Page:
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What is Homelessness Week?

In Australia there are over 116,000 people experiencing homelessness on any given night. Homelessness Week aims to raise awareness of the impact of homelessness on Australia via national and local community events, including providing information on the importance of housing as a solution and educating communities on how they can make a difference.

When is Homelessness Week?

Homelessness Week 2022 will be taking place from Monday 1 to Sunday 7 August.

What is the theme?

The theme for Homelessness Week 2022 is To end homelessness we need a plan.

What is homelessness?

The experience of homelessness can be defined in many different ways and stretches across many cohorts of people, including people living in crisis accommodation, rough sleeping or those in temporary housing. Being homeless can mean more than not having a roof over your head and is not just one typical experience. Every Australian deserves to have a home.

United Nations definition of homelessness

The United Nations identifies homeless people under two broad groups:

Primary homelessness (or rooflessness). This category includes persons living in the streets without a shelter that would fall within the scope of living quarters

Secondary homelessness. This category may include persons with no place of usual residence who move frequently between various types of accommodations (including dwellings, shelters and institutions for the homeless or other living quarters). This category includes persons living in private dwellings but reporting ‘no usual address’ on their census form.

Major report shows path to ending homelessness in Australia

Australia can end homelessness within a decade under a practical and ambitious new plan designed to guide the Albanese government. Housing is at the centre of Australia’s cost-of-living crisis. As rents rapidly rise and the cost of living races ahead of people’s incomes, the need to do more to avoid homelessness is more vital than ever.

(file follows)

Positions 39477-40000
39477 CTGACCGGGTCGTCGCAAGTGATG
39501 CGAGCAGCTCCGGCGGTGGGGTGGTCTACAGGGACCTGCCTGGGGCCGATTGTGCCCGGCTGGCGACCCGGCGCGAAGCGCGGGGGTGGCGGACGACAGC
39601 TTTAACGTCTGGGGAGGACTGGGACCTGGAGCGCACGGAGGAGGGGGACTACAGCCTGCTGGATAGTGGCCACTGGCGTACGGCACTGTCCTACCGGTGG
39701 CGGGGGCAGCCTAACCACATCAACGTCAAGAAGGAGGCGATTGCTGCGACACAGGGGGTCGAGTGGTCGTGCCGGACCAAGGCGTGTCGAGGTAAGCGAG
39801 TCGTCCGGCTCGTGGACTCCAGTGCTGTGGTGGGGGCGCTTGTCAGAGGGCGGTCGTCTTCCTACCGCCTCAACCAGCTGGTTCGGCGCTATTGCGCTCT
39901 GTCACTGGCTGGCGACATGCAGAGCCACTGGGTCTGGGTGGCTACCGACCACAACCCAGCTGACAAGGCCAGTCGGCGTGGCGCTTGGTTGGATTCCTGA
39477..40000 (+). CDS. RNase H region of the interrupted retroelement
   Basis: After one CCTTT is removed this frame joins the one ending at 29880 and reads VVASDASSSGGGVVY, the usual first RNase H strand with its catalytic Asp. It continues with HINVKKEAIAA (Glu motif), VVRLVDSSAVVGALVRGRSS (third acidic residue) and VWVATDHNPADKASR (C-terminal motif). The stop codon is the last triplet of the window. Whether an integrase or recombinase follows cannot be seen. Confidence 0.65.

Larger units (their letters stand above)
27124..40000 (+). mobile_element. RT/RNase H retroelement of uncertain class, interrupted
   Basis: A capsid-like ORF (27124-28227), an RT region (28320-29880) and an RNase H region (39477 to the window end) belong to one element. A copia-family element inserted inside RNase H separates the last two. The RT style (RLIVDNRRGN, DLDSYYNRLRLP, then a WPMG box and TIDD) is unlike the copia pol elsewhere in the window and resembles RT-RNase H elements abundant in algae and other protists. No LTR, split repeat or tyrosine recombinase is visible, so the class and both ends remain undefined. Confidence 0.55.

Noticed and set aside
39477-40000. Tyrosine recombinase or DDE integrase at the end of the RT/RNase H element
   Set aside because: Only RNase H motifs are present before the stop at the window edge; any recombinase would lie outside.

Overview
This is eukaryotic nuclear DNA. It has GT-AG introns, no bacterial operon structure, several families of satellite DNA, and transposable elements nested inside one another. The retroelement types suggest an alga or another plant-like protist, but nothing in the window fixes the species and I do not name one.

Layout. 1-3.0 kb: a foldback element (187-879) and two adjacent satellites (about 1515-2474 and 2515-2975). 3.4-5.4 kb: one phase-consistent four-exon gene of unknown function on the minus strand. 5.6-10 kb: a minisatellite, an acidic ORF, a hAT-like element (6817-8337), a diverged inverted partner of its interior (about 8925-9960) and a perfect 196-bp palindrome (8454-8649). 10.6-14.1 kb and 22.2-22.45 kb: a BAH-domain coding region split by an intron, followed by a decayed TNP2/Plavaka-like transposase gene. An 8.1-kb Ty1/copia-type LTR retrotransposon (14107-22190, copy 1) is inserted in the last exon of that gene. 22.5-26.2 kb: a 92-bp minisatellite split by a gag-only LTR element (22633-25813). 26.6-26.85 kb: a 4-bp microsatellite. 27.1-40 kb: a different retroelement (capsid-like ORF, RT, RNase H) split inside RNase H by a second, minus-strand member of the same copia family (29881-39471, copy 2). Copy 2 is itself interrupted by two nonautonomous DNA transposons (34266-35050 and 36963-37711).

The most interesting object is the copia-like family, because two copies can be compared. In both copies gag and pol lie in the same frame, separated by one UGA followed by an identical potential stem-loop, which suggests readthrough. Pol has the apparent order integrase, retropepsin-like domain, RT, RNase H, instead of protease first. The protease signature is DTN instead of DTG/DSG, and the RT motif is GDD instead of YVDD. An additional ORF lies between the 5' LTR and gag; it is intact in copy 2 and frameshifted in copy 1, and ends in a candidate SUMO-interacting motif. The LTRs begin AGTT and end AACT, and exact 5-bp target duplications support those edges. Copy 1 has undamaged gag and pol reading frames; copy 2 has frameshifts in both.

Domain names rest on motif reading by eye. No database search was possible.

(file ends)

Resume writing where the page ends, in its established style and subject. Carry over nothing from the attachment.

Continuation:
A Plan To End Homelessness sets out clear actions needed to:

  • Halve the number of households experiencing rental stress by 2027 and end rental stress by 2032;
  • End homelessness for women, children and young people;
  • End homelessness for Aboriginal and Torres Strait Islander Australians;
  • Halve the numbers of people returning to homeless services by 2027, and halve the numbers again by 2032.

Homelessness can be solved through providing more safe and affordable housing, ensuring people’s incomes allow them to afford housing and other essentials, and providing support where needed for people to get into and sustain a home.

Key recommendations in the report include:

  • Building 25,000 social housing properties a year
  • Providing a housing guarantee to women and children fleeing family violence
  • Providing homes and support to people who have been homeless multiple times to help them stay housed
  • Providing young people who can’t live at home with the support they need to succeed
  • Increasing JobSeeker to at least $70 a day and boosting Commonwealth Rental Assistance by 50 per cent

Homelessness Australia chair Jenny Smith said the Federal Government should use this clear plan now before them to end homelessness after committing to develop a national housing and homelessness plan before the election.

Barriers Limiting Access to Healthcare

  • Health issues experienced for homelessness
  • Severe and persistent mental illness
  • Problematic substance use
  • Physical disabilities
  • Chronic physical health issues
  • Metabolic syndrome
  • Cardiovascular disease
  • Respiratory conditions – Asthma and COPD
  • Liver disease – chronic viral hepatitis